The best sound possible was the endgame, which is why
Rockport Music hired acoustician R. Lawrence Kirkegaard
of Kirkegaard Associates, of Chicago and Boulder, Colorado,
whose credentials include London’s Festival Hall and the concert hall at the base of Kuala Lumpur’s Petronas Twin Towers.
It was a happy coincidence that he had also collaborated in
the early 1990s with Joslin, who was then principal architect
in charge of the Seiji Ozawa Hall at Tanglewood in Lenox,
Massachusetts, designed for the Boston Symphony Orchestra
by William Rawn Associates of Boston.
Epstein’s design for Shalin Liu’s warm interior features
a backdrop of rosewood and grayed-green walls, Douglas fir
timber framing, third-story clerestory windows, and balcony
railings made of balsam fir strips woven over steel rods, the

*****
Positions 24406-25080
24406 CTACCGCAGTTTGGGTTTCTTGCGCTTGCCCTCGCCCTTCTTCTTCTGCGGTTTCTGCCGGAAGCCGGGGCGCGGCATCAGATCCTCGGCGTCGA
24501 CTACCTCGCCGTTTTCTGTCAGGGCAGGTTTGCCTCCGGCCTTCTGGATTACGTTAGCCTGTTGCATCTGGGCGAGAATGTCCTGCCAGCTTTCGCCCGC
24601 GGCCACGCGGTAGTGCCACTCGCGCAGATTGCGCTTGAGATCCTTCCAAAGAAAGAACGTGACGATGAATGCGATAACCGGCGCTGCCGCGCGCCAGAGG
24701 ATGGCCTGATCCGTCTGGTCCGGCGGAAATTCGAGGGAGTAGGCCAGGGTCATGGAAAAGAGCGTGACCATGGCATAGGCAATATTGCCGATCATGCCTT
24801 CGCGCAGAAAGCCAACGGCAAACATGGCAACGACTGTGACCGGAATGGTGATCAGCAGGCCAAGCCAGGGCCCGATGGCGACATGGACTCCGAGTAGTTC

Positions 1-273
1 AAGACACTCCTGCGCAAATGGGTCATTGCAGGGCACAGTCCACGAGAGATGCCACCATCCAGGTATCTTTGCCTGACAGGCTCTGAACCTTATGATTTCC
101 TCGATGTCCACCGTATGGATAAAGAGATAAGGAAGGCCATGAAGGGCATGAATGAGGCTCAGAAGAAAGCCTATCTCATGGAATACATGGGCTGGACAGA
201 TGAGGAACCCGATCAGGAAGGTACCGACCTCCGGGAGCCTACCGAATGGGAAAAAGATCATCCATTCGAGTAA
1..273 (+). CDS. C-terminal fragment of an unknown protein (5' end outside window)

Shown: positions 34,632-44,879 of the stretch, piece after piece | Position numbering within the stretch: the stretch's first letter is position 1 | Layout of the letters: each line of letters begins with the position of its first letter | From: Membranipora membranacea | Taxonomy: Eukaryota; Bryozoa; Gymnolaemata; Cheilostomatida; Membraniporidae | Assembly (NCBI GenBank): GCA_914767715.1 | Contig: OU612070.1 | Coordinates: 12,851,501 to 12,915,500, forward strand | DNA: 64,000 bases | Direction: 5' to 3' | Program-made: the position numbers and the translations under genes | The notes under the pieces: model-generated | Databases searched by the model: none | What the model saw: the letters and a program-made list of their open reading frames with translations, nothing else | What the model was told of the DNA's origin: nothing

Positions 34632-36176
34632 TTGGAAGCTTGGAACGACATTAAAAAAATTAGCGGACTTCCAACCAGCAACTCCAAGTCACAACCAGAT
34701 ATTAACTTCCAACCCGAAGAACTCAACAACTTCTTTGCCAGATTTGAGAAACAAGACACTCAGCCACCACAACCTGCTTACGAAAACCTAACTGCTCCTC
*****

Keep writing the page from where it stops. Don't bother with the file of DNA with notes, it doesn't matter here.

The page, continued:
pride of an architect who is also a weaver. She lined the lower-level walls of the 43-by-86-foot shoe box–shaped hall with
panels of stone, their irregular surface in service to the sound
and in homage to Cape Ann.
“When it comes to acoustics,” Epstein says, “there is one
rule: no parallel surfaces. Hard, faceted surfaces reflect sound
and maintain its energy. The small pieces of stone appear the
same size as the pieces of Cape Ann granite that we see in
The hall’s most dramatic feature, the 1-inch-thick win-
dow behind the stage, frames a view of the town’s famously
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